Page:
Aragonese


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Ar·a·gon

 (ăr′ə-gŏn′)
A region and former kingdom of northeast Spain. It was united with Castile in 1479 to form the nucleus of modern Spain.

Ar′a·go·nese′ (ăr′ə-gə-nēz′, -nēs′) adj. & n.

Aragonese

(ˌærəɡəˈniːz)
n, pl -nese
(Placename) a native or inhabitant of Aragon
adj
(Placename) of or relating to Aragon or its inhabitants

Ar•a•go•nese

(ˌær ə gəˈniz, -ˈnis)

n., pl. -nese,
adj. n.
1. a native or inhabitant of Aragon.
2. the Spanish dialect of Aragon, now largely restricted to the central Pyrenees.
adj.
3. of or pertaining to Aragon, its inhabitants, or their speech.
[1505–15]
Translations
aragonisk
aragonaisaragonaise
アラゴンのアラゴン人アラゴン語

Aragonese

[ˌærəgəˈniːz]
A. ADJaragonés
B. N
1. (= person) → aragonés/esa m/f
2. (Ling) → aragonés m
References in classic literature ?
The first is some words that I have read in the preface; the next that the language is Aragonese, for sometimes he writes without articles; and the third, which above all stamps him as ignorant, is that he goes wrong and departs from the truth in the most important part of the history, for here he says that my squire Sancho Panza's wife is called Mari Gutierrez, when she is called nothing of the sort, but Teresa Panza; and when a man errs on such an important point as this there is good reason to fear that he is in error on every other point in the history.
With this they exchanged farewells, and Don Quixote and Sancho retired to their room, leaving Don Juan and Don Jeronimo amazed to see the medley he made of his good sense and his craziness; and they felt thoroughly convinced that these, and not those their Aragonese author described, were the genuine Don Quixote and Sancho.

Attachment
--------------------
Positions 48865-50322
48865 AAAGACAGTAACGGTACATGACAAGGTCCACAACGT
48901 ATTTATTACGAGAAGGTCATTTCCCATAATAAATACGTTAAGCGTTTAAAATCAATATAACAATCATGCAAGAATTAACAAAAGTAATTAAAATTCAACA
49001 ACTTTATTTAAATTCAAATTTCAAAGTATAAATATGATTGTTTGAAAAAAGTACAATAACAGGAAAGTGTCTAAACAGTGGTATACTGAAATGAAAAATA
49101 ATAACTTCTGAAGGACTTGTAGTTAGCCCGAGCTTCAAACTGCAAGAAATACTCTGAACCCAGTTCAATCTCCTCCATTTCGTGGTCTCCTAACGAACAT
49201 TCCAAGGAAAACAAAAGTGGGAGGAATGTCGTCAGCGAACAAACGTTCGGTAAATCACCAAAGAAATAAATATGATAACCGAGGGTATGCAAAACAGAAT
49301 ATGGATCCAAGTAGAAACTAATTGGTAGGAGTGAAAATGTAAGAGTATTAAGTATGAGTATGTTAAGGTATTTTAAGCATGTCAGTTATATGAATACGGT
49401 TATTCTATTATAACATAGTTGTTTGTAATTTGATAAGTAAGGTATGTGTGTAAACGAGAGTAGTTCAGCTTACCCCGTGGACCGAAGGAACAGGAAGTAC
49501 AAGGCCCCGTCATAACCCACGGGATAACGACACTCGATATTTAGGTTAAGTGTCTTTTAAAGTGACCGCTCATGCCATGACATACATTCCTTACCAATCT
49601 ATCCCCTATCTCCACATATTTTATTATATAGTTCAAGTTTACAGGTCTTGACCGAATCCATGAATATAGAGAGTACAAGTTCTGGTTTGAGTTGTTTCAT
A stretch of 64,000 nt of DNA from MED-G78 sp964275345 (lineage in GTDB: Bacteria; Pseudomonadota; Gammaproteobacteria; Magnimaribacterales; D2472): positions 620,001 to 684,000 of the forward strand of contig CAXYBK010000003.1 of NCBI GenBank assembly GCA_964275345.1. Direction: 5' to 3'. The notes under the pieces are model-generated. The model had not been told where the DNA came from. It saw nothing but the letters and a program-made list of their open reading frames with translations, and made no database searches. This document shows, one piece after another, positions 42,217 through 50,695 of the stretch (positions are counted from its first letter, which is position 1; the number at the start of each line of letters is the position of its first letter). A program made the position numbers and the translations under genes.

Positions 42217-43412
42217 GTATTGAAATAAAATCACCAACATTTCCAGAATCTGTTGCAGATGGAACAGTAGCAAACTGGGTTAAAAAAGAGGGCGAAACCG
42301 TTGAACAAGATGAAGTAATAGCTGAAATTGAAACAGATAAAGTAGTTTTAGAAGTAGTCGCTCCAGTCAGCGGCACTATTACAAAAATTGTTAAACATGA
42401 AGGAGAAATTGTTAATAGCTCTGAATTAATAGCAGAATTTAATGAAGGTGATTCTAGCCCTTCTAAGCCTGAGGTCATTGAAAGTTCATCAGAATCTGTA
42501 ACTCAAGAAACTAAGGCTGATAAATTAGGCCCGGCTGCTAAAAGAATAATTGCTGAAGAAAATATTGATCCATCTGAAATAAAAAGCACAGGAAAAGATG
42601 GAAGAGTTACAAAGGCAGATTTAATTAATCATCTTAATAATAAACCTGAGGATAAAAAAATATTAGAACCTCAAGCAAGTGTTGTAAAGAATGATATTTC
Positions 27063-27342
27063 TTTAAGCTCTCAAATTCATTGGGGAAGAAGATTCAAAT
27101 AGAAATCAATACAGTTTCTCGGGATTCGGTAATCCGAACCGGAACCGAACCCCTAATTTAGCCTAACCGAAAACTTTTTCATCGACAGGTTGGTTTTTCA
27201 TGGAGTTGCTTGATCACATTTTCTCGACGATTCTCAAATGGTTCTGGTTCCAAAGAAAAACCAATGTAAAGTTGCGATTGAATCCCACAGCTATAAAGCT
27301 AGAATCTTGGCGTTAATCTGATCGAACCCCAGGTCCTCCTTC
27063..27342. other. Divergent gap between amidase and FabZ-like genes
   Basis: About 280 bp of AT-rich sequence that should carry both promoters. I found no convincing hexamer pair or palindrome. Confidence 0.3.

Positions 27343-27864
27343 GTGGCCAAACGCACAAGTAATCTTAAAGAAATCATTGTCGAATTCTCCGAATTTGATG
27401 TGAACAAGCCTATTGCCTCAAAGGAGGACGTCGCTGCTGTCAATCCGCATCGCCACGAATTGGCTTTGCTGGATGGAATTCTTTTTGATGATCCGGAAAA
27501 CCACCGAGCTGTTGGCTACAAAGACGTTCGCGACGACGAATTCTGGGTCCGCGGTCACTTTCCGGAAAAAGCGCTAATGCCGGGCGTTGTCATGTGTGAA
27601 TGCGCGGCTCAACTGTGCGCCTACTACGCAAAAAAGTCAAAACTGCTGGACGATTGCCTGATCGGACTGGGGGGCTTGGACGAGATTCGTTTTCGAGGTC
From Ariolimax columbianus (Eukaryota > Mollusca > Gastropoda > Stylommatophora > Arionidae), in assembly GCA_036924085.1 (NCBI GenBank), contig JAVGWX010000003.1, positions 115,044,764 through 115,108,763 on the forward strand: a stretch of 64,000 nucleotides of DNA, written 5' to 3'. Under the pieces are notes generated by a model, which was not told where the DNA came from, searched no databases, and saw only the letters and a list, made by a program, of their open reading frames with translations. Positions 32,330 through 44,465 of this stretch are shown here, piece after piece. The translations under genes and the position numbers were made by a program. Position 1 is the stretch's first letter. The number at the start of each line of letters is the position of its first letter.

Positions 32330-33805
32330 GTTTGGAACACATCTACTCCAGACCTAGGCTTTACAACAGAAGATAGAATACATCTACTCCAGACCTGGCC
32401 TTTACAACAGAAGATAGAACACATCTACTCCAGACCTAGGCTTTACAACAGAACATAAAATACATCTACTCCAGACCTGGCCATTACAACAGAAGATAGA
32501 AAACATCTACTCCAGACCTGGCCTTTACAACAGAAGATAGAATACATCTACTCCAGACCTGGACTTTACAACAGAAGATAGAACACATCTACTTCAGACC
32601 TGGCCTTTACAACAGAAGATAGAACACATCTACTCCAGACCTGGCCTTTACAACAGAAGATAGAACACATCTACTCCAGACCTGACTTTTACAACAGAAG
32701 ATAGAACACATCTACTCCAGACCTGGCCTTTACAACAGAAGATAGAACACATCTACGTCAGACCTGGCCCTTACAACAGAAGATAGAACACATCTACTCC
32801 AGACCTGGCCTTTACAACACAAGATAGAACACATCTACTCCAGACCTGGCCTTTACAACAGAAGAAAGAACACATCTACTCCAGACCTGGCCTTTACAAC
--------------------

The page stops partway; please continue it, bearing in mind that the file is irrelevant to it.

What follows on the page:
In the crypt, the child's coffin rests near dozens of other wooden burial boxes, some of which held the bodies of Aragonese princes and Neapolitan nobles.
The Aragonese authorities have been trying to recover the works through the courts, arguing they were unlawfully sold.
Peter, the Aragonese king, exploited the opportunity to land with his war fleet on the island.
Another achievement particularly worth noting is his contribution, starting in the 1970s, to the vegetation mapping of the Ebro basin, mid Aragon, the Aragonese Pyrenees, and to forestry maps.
The battle of Teruel alone saw more than 140,000 casualties and left much of the city a pile of rubble, while the Republican offensive on Zaragoza spread a trail of destruction for miles around the Aragonese capital.
After the Normans defeated the Byzantines, they introduced a feudal regime which was perpetuated by subsequent Swabian, Angevin, and Aragonese rulers.
The island's iconic Aragonese castle, perched on volcanic rock, has featured in films such as Elizabeth Taylor and Richard Burton's Cleopatra and, more recently, The Talented Mr Ripley.
1270-1285), or the Aragonese monarch, Jaime I (1208-1276), Alfonso's father-in-law.
argues that his birthplace was Tudela, in Navarra, a refuge for persecuted Aragonese Jews.